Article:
Rent, don't buy, the new iPhone 6: Pros

Apple CEO Tim Cook speaks during an Apple event announcing the iPhone 6 and the iPhone 6 Plus at the Flint Center in Cupertino, California, September 9, 2014.
Stephen Lam | Reuters

Planning to trade up to the iPhone 6 or 6 Plus? Buying it outright may not be the best deal.

Carriers' handset financing plans with early upgrade capability—including Verizon Edge and AT&T Nextare increasingly worth a look for Apple fans aiming to trade up on an annual basis. "By and large, the majority of customers will benefit from using those plans," said Todd Day, an industry analyst for Frost & Sullivan.

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Instead of paying a subsidized price for a handset with a two-year contract, the financing plans charge the full retail price for the phone spread out over a set period. Once it's available later this month, a 16GB iPhone 6 will fetch $649.99 retail, or $199.99 with carrier subsidies. That works out to $32.50 per month under a Verizon Edge 20-month plan, or about $27.09 under AT&T's Next 18, which spreads payments over 24 months.

Users get a price break of $10 to $25 per line on their monthly service plan, and can opt to trade in their phone any time after a set point. For regular upgraders, they operate more like a rental than a purchase.

"That's the flexibility you have," said Kirk Parsons, senior director of telecom services at J.D. Power & Associates. Verizon sets the bar at a minimum 30 days and 60 percent of the phone price, and with AT&T's plans, it's 12 or 18 installments (about 60 or 75 percent of the price).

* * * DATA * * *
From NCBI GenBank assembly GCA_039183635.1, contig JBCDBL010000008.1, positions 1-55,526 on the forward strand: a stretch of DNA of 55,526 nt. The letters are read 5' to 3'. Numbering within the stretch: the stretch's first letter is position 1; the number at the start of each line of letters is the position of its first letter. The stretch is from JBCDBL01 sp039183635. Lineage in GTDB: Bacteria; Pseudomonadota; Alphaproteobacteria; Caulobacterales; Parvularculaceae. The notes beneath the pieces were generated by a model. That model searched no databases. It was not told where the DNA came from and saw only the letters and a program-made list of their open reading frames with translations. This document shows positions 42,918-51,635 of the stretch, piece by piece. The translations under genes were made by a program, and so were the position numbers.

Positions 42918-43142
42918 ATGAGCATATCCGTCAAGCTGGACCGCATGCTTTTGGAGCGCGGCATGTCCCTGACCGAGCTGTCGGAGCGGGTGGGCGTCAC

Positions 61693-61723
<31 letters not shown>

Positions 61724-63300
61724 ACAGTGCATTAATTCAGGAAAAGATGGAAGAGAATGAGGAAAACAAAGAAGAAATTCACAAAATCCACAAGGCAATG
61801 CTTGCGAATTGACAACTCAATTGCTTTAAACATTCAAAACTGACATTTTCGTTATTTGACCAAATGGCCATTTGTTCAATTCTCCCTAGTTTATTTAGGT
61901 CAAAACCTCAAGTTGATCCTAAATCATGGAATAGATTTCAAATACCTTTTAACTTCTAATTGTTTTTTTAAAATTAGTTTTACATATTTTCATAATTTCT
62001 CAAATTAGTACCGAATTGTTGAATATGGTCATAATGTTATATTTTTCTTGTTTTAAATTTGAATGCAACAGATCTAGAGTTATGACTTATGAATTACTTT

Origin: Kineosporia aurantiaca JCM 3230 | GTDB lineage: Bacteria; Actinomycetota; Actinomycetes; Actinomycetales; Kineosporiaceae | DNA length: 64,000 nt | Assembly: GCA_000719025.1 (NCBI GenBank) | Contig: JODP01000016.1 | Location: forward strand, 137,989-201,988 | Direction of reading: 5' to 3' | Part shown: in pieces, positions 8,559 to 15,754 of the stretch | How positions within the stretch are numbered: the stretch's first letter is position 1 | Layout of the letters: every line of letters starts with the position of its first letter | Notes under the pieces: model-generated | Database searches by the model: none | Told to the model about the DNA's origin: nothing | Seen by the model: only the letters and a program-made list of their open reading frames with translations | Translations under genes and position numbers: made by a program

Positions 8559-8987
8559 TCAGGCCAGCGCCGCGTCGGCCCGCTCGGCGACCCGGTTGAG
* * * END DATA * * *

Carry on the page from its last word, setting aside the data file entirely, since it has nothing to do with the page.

T-Mobile users also have options, through several services. The carrier's Simple Choice plans let customers pay for handsets over a 24-month period. A $10-per-month Jump! add-on allows upgrades once 50 percent of the handset price is paid, and also includes a protection plan.

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If your handset purchases tend to be more buy-and-hold, contract plans or prepaid are still likely to be the more cost-effective options, said Parsons. But handset financing and early upgrade options can yield savings for early adopters planning a mid-contract upgrade.

Over a two-year contract, for example, a regular AT&T customer and iPhone devotee might pay $2,810. That's $200 for the first, subsidized 16 GB iPhone, $650 for a mid-contract upgrade to Apple's latest, a $40 upgrade fee and $1,920 (before tax) over the 24-month period for a single line with unlimited talk and text and 2GB of data. An AT&T Next 12 customer, meanwhile, might pay $2,340—$390 in installments for the first phone, and then $390 for the upgraded one, plus $1,560 in service charges. Estimated savings: $470.

Even assuming that the contract customer opts to sell his first in-contract phone on the secondary market—sites such as Gazelle and NextWorth offer roughly $300 for one in like-new condition—the savings gap is still nearly $200 in favor of the early upgrade plans.

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But paying off a handset over time isn't a good option for butterfingers or those who might be tempted to switch carriers. Because you owe money on the phone, the costs are bigger if it's damaged, stolen or lost. "Then you're committed to buying a new device at full price and still pay off the one you had," Day said. Switching to a different provider? You'll have to pay off the remaining balance owed.

Carriers do offer protection plans that can cover the tab for a damaged phone. That cost, roughly $10 per month, cuts into savings—and you may still have a deductible to cover costs. (In the case of T-Mobile jump, it's $175.)

UPDATE: This story was updated to reflect details about the new iPhone 6 shared during Apple's announcement.

By CNBC's Kelli B. Grant